In case it isn't already clear, I love my acupuncturist and I am certain that he loves me. There's nothing creepy, sick or even unprofessional about it. My feelings developed out of appreciation for being given what I needed at the levels of mind, body and spirit. Sometimes what I need comes from the needles and sometimes the needles are helped along by the words and actions of a man who is like a kindly uncle: caring, unflappable, nonjudgmental and patient.
Is it wrong for my acupuncturist to continue treating me? I will suggest not. Isn't the ideal that one should love all one's patients, even if you don't always like them very much? My feelings for my acupuncturist developed in a clinical setting as a byproduct of the treatment I received. It is difficult not to feel kind-hearted toward someone who helps you heal. In fact, I will go so far to say that when a patient loves, trusts and respects you, as I do my acupuncturist, you have really made a difference for the better in their life.
I admire the students who study with my acupuncturist. There are a number of teachers who can teach Five-Element Acupuncture in the Worsley style as he does, but no one I've yet met relates to patients as brilliantly as he. He's able to teach practitioners how to help a patient open their heart so that they can discover what is calling out to be healed. I know that sounds a little "airy fairy"; a romanticized view of what acupuncture can do. But I don't believe it is. A patient is not just a manifestation of a diagnosis based on a pulse. Deeply relating to your patients is a gift for you and them. Sometimes love is both reasonable and appropriate.
I work in the field of addiction, a field in which ethical behavior and strong boundary-setting are of the utmost importance. Thus, I looked up the National Certification Commission for Acupuncture and Oriental Medicine's (NCCAOM) code of ethics.1 I wanted to see what the field's accepted standard of behavior is for patient/practitioner interaction. My view on ethics can be considered "edgy" to some critics. Let me suggest that there is a great deal of grey area with regard to ethical relationships and that this matter should be open for discussion.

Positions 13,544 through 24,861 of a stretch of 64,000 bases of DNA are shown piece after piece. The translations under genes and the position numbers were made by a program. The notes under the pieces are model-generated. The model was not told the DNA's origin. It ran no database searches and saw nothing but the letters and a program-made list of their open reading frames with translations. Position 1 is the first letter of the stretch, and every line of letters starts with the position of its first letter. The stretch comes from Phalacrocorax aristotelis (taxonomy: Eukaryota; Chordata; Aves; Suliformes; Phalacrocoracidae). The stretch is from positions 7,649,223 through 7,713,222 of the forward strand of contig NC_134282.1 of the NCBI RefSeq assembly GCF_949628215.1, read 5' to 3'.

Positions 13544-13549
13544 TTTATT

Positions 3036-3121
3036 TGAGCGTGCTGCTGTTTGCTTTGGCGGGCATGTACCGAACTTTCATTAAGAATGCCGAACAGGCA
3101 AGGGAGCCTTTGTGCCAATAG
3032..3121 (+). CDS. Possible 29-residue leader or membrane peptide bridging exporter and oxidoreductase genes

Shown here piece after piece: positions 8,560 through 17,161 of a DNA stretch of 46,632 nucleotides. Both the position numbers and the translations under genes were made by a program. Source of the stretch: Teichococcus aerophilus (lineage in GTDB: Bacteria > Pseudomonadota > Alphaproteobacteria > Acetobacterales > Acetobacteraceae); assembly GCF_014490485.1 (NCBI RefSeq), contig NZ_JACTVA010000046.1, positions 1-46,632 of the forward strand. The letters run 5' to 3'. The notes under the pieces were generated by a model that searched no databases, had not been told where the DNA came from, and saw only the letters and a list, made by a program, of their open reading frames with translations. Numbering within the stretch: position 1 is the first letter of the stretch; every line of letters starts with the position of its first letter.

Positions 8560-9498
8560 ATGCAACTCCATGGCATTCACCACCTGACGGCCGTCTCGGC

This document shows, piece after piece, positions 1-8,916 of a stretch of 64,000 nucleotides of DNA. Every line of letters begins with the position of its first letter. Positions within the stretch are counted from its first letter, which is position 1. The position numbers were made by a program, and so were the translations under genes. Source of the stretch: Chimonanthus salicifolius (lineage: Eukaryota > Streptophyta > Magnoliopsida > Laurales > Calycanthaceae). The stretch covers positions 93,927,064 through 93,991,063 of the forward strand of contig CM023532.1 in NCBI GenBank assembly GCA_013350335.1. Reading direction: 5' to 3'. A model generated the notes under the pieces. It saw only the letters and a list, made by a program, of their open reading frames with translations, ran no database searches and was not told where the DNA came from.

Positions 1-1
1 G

For the sake of discourse, let's ask the question, "Is my acupuncturist acting unethically by treating me as he does?" If my acupuncturist is to be faulted for acting unethically, according to the NCCAOM code of ethics, one would have to prove either that his actions exploited my trust as a patient or that he performed outside the scope of practice. For the former to be true, my practitioner would have to have taken something from me, some good or service, that was not due him. That is certainly not part of our relationship. For the latter to be proven, one would have to show how my acupuncturist performed psychotherapy with me. Is sitting with me while I cried over my grandmother's death or making me laugh at goofy voices when I'm sad outside the scope of practice? If it is, the ethical boundary-setting in the field has become ludicrous.
Western patients who go to acupuncturists, in my observation, are overwhelmingly looking for one of two things. The first is a last-ditch effort to cure or treat an ailment that Western medicine has not been able to touch, or as an adjunct to western medical interventions. The second group is looking for a medical interaction that is not dehumanizing, as Western medical practice so often can be.
The beauty of acupuncture is that relationships develop between patient and practitioner that are akin to what my grandmother used to say about the neighborhood doctor. He cared. He knew her and the family; what happened to them mattered to him. Modern acupuncturists would do well to emulate not the modern Western physician, but the old country doctor who practiced, as my acupuncturist does, not only with the tools in his medical bag, but also with his heart.
Constance Scharff has a PhD in transformative studies from the California Institute of Integral Studies. The focus of her research is on the spiritual and transformative experiences of alcoholics and addicts. She can be reached at